Not for sale.

  • Alabama's Alcoholic Beverage Control Board on Monday voted unanimously to restrict sales of alcohol in an effort to contain the coronavirus.
  • Alcohol sales cannot be conducted statewide after 23:00 for on-premise locations such as restaurants, country clubs, and bars.
  • The emergency rule is effective immediately, but it won't officially be enforced until August 1.
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The Alabama Alcoholic Beverage Control Board voted to restrict sales of alcohol on Monday in an effort to curb the spread of the coronavirus.

Under the new restrictions, which passed by unanimous decision, alcohol sales cannot be conducted in Alabama after 23:00 for on-premise locations such as restaurants, country clubs, and bars, Fox 10 reported Monday. Drinks will also need to be removed from the table by 23:30, according to the new rules.

The changes come as the number of Covid-19 cases in Alabama continue to increase. The Alabama Department of Public Health reported on Monday that there are over 79,120 Covid-19 cases statewide, which is an increase of 1,778 overnight.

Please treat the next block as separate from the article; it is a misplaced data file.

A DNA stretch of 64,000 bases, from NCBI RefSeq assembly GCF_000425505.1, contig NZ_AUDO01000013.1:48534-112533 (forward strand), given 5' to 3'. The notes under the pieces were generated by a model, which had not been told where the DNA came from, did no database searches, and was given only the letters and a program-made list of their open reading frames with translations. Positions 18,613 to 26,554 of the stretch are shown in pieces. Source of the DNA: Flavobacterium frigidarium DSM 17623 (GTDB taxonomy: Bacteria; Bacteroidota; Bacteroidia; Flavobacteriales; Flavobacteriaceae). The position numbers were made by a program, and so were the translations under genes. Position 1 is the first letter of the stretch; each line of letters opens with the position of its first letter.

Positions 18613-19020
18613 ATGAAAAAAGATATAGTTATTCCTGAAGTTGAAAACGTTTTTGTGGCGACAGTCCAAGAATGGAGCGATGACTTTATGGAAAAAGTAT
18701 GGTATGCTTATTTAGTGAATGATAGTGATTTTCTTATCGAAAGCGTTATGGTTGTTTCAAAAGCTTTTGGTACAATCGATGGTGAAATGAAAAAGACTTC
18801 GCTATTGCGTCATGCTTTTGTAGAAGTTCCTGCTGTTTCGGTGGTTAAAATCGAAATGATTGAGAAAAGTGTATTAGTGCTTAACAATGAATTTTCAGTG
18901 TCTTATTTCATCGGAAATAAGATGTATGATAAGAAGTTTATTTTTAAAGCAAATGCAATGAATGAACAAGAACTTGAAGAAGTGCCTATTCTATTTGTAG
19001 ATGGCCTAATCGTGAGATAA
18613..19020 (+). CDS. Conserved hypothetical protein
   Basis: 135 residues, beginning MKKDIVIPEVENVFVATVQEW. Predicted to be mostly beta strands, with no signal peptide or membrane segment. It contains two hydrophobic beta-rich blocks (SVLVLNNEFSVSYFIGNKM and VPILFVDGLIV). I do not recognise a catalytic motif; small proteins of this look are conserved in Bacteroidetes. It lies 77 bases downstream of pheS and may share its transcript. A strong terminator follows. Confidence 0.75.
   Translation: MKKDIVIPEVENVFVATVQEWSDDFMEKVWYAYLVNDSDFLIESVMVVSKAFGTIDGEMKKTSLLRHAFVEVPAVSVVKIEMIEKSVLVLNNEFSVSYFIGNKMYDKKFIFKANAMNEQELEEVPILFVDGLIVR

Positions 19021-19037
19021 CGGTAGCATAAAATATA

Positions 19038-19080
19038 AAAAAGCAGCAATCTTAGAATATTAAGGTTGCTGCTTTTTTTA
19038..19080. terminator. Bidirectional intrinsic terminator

"The primary mission of the Alabama ABC Board is to protect the health, safety and welfare of our citizens and we take this mission very seriously," said ABC Board Chairperson Col. Alan Spencer in a press release. "We are very sensitive to the economic impact this rule will have. This is a gut-wrenching decision we are making today, but it is also gut-wrenching to see the number of Alabamians who are suffering from this disease."

While the emergency rule is effective immediately, it won't officially be enforced until August 1. These restrictions have a 120-day limit. However, the Alabama ABC can rescind the restrictions at any time.

The board initially proposed restricting alcohol sales at 10:00 p.m. and consumption at 10:30 p.m., according to ABC Administrator Mac Gipson, but the deadline got moved back after hearing from restaurant and bar owners alike.

"Our hope is that reduced hours of alcohol service will decrease social gatherings and the transmission of Covid-19," Gipson said in a press release. "Our number one goal is to protect the public and our license holders. We believe this emergency order will reduce the exposure to and spread of Covid-19."

A growing number of states, such as California and Arizona, initially reopened its restaurants and bars, but since have placed further restrictions and, in some cases, have shut them down again.

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